Immigrating to the United States was just the first step for Salvo and Diego, the two young dreamers at the center of Alejandro Escovedo’s expansive, cinematic new album The Crossing.
The story takes the two boys, one from Italy and the other from Mexico, from south Texas out to California, where they’re in search of the America of Jack Kerouac and Allen Ginsberg and rock ‘n’ roll, a promised land that’s full of everything that inspired their youthful, artistic dreams.
The Crossing is more than a little autobiographical for Escovedo, the legendary singer-songwriter who first burst onto the early punk scene in San Francisco and was later named Artist of the Decade in 1998 by No Depression magazine.
But part of what makes The Crossing such a rich and diverse record is the presence of Escovedo’s songwriting partner, Antonio Gramentieri, who brings the Italian perspective, which helps shape this story of two boys into something larger and more universal.
The partnership came about a bit by chance.
“I was touring Europe about two years ago and I needed a band to play with,” Escovedo says. “I was given the choice of three bands. Two were English bands, very Americana, alt-country types, and the third was this Italian band, Don Antonio. I was intrigued by them immediately. I loved the sound and their approach to songwriting. They were very eclectic and kind of like this Ennio Morricone surf music with parts that were avant-garde. I thought the pairing would be a good idea.”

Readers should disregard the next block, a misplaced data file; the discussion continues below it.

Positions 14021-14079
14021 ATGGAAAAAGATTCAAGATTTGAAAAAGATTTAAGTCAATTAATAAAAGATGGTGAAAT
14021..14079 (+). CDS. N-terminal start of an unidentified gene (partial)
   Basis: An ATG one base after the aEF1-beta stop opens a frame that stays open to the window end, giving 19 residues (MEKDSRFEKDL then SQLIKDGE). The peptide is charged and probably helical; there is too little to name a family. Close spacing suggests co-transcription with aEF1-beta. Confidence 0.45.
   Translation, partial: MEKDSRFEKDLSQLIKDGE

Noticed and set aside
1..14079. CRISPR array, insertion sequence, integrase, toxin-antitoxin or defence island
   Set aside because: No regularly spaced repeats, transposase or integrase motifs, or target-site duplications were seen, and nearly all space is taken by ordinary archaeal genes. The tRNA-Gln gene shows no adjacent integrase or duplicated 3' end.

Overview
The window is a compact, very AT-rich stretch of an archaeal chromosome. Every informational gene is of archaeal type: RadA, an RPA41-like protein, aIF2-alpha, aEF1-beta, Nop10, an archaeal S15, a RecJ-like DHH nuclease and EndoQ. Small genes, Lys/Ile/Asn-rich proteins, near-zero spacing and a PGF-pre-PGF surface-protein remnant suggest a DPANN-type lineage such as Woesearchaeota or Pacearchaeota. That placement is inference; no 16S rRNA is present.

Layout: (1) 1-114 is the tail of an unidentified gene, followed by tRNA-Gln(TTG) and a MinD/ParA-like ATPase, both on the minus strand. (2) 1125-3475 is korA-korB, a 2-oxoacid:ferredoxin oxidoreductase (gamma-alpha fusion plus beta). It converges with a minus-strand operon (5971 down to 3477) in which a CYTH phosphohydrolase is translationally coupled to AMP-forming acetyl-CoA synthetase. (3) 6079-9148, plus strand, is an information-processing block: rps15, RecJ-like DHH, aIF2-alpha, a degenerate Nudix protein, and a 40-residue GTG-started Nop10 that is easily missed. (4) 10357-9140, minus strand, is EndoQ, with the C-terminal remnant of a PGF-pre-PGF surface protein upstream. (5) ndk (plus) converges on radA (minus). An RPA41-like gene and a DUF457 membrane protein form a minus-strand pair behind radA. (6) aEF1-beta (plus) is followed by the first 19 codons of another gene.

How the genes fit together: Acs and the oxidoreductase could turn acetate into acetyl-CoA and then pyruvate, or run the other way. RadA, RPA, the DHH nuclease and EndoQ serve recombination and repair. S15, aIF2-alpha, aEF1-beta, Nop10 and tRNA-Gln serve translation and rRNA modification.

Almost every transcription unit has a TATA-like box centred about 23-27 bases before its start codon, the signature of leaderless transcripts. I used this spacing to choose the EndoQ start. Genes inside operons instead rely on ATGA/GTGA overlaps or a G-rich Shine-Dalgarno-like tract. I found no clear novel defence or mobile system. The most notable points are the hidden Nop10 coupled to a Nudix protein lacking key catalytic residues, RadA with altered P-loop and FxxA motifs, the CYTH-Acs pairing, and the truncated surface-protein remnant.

Escovedo and Don Antonio teamed for 32 shows in 36 days on a whirlwind 10-country tour. “The results were amazing, the response was amazing and we played some memorable gigs,” he says, and when it came time to start working on his first album for Yep Roc Records, he sought out Gramentieri and ended up moving to Italy for the project.
“We started to discuss these ideas as I returned to Southern Italy. I saw this wonderful culture where a lot of the towns looked a lot like Mexico,” Escovedo says. “The food is spicy, the desert meets the ocean, there’s a lot of immigrants from Africa. There are a lot of similarities.”
The story that Escovedo and Gramentieri put together revolved around Salvo and Diego, who meet when they’re working at Salvo’s uncle’s restaurant in Galveston.
“There they devise this plan to find this America they believe they exists, of punk rock music and poetry and beat writers,” Escovedo says. “They of course find a very different country and very different situation along the way. They began to lose a lot of the things they brought along with them, this beautiful innocence and this naivete that makes them believe they can find the music they want and the community they want, which is in punk rock music.”
In many ways, more than not, Escovedo says, the two characters reflect both his and Gramentieri. “Invested in the characters is a lot of what Antonio saw when he came to the United States for the first time and a lot of my experiences in America as the son of a first-generation immigrant.”